The Navaho and the Western Psyche : Where the Paths Diverge

A nearly identical dual masculine, solar-lunar balance is duplicated in the relationship of the twins’ Sun-Father with his lunar counterpart, Water Carrier:

[Water Carrier] is the representative of that unpredictable, tidal sap-power, which is the polar opposite to the regular passing fire of the sun, and yet collaborates with the sun in the maintenance of the world-process. Sun-Father and Water-Father, Fire-man and Moisture-Man; together they are discovered in the House of Strength; together they test the heroes who are to serve the cause of life. (p. 75)

Water-Carrier is instrumental in assisting Sun-Father in administering the series of trials through which the twins prove their worthiness. In the sand painting series, the twins are represented as identical in both form and color up to the pivotal point of transformation, when Sun-Father and Water-Carrier will bestow upon them their proper names, at which later time they will also gain their individual colors, black and blue (Plate VI). The color blue is specifically associated with the lunar twin, Child Born of Water, who plays a key role in compensating the aggressive nature of his solar warrior brother. Campbell attributes the ultimate success of the Twin Heroes to the blue twin’s mitigating influence:

… one cannot help but feel … that it is largely the balancing presence of Child Born of Water which guarantees the benevolent end of (their) martial labors. (p. 38)

In the last several volumes of his Historical World Atlas of Mythology, posthumously published, Campbell was to return to the motif of the Twin Heroes and to explore its prevalence in indigenous cultures. He had long been aware of an imbalance in the many Western cultures that inflate either the solar or the lunar aspects of the central Hero archetype and he felt there was sill much to be learned from indigenous cultures, where solar and lunar aspects of the Hero were balanced in the Twin Hero Archetype.

The qualities aligned with the solar twin—clarity, willfulness, competitiveness, physical strength, endurance—are the qualities we have historically in the West labeled “masculine.” The “lunar” qualities—tenderness, receptivity, intuitiveness, compassion, emotional availability—have been quite unnecessarily feminized or homosexualized. Based on our one sided model (and ever since Roman times, our dominant culture has worshipped the sun) a man’s strength, like the power of light over darkness, could only be measured against its opposite; his forward momentum derived only from his imperative need to dominate another.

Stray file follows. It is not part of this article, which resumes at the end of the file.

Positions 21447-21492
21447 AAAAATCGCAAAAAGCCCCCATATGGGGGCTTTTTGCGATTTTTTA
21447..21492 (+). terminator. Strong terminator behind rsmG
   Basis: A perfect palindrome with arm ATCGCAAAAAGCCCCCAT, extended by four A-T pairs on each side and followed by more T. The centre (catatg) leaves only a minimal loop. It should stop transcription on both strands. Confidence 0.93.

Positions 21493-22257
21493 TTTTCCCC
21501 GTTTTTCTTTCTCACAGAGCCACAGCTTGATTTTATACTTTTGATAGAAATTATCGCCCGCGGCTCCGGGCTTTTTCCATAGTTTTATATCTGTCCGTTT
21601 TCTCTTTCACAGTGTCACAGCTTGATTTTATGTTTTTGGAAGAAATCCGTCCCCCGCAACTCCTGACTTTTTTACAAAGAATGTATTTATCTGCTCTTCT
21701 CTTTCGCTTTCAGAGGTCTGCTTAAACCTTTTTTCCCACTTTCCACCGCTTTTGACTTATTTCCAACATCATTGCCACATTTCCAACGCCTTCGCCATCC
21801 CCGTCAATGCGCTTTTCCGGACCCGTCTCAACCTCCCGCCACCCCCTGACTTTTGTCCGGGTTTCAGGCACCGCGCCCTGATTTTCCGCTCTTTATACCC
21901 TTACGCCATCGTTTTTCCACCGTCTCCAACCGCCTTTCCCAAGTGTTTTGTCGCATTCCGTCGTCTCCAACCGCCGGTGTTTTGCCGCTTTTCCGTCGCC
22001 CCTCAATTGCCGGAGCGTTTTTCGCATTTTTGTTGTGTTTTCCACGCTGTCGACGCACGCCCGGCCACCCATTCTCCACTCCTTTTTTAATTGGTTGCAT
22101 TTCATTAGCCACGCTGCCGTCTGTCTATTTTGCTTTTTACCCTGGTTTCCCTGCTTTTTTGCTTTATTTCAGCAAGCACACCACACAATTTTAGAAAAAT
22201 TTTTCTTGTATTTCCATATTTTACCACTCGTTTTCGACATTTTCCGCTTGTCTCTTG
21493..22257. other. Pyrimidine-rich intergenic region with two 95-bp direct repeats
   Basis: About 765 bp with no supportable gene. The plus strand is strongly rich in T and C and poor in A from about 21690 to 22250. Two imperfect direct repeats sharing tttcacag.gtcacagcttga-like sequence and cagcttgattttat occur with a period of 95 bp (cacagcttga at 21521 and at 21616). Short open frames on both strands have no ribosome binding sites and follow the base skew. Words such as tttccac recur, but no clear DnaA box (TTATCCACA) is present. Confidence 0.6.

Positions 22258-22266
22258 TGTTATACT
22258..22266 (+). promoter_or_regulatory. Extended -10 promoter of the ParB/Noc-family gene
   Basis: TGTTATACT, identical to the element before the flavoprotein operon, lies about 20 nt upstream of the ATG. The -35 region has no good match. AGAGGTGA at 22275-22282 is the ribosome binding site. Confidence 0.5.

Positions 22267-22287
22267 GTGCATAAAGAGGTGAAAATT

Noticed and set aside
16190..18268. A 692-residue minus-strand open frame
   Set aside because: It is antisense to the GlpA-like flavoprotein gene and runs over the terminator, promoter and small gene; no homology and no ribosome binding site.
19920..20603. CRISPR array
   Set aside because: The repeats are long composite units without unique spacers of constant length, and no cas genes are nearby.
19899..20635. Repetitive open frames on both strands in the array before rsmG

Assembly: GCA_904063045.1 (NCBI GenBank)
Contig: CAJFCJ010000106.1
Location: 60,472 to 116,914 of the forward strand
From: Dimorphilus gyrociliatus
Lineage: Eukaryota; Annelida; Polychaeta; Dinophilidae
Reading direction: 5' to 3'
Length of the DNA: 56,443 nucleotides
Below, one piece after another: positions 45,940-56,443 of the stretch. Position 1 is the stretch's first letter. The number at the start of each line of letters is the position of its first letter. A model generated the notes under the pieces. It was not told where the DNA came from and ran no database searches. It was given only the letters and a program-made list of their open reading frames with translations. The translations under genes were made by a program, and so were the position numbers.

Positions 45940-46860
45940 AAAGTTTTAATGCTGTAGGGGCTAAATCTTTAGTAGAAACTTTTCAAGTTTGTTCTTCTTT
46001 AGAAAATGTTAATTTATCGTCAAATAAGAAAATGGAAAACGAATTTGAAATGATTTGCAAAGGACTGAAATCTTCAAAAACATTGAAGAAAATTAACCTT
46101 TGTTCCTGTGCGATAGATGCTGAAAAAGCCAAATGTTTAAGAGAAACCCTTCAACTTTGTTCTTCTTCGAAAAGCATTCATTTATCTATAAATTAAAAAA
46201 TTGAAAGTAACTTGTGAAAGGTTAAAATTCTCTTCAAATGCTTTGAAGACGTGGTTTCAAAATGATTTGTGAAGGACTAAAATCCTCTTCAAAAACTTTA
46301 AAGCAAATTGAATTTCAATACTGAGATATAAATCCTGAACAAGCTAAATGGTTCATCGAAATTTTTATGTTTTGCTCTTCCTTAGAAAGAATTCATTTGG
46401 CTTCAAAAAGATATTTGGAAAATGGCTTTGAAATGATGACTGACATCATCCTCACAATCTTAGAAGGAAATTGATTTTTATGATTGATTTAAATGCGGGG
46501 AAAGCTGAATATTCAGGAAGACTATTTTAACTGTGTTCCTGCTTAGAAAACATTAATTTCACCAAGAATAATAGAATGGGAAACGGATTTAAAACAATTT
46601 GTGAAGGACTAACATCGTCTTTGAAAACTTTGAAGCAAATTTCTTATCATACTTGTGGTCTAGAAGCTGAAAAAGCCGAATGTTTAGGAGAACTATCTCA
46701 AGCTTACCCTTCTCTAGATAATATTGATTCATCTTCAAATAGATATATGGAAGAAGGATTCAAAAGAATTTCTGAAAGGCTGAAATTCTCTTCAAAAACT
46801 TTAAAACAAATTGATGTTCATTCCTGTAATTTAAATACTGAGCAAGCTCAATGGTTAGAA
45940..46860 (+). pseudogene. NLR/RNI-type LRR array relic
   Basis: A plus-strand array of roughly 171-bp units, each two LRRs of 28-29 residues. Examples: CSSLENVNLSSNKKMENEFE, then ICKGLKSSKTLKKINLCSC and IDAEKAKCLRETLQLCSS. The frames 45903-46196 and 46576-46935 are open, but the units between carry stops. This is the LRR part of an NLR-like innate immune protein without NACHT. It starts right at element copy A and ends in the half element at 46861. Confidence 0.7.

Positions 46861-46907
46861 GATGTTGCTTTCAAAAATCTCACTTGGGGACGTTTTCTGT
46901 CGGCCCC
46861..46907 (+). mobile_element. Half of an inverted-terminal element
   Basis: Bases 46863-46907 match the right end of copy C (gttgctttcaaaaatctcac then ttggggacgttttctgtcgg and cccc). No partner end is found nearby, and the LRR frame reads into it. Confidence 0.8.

The solar masculine principle is obviously not without value, but it has become notoriously inflated in our society. Attempts to address the problem on a cultural level—as through, for instance, feminist discourse—have not succeeded in ridding us of its influence. Proposed solutions to this outmoded notion of masculinity have largely taken the form of solar feminine injunctions and theory, and have consistently failed to capture the imaginations and psychological energies of men. Men continue to be resistant to alternative solutions that encourage them to become “more like women,” with the implication that their masculinity is shameful or suspect.

A solution that would not wound in a new direction must involve some recognition that the style of masculinity embodied in the solar hero stereotype represents only half of the full masculine potential. The Twin Heroes archetype offers such a solution, giving men a potential resolution of the imbalance generated by a split in their gender identity.  The myth enables a man immediately to revalue his lunar masculine energy.  An empathic reading of the Twin Heroes’ journey, accompanied by meditative study of the accompanying sand paintings, may invoke in us a very different archetypal experience of what it means to be male in relationship to the feminine.

The limitations inherent in the heroic stage of consciousness have been explored at great length by many Jungian writers. It is well known that the Hero—whether singular or twin—does not represent the highest state of transcendence. There is a danger in inflating the mythologem and getting stuck there. The way of the twins is better understood as a path for the individual who aspires to an even higher, and deeper, level of consciousness. Joseph Henderson described the Hero as “an archetypal stage in the unconscious, denoting the formation of a strong ego identity, which precedes the stage of the true initiate.” (C.G. Jung. Aspects of the Masculine.) John Beebe also suggest that while the hero stage may be a leap forward for individuals “at risk of drowning in the unconscious,” a continued identification with the Hero may persuade a person to feel an inflated sense of control over the unconscious, and, consequently, to anticipate a degree of control over life that is unrealistic.

Campbell emphasizes that the full import of the twins’ journey is to be revealed not in the culmination of their initiation rites in the House of Strength, but throughout the process of their unique odyssey:

“The final sense of the initiation was not contained in the room full of sparklings but in the passage of the Twin Heroes from the house of Changing Woman to the House of the Sun and back again.” (p. 98)

It is to this hint that, in closing I should like to draw the reader’s attention. The journey of the Twin Heroes, as depicted in the sand paintings, illustrates not the culmination of a singular journey, but an end to which one repeatedly returns to partake of its endless immortality. As a living myth, “Where the Two came to Their Father” has the power to engage the imaginative reader again and again. No matter how much conscious effort one has made in determining an individual path, the sand paintings cannot fail to evoke an unconscious response.

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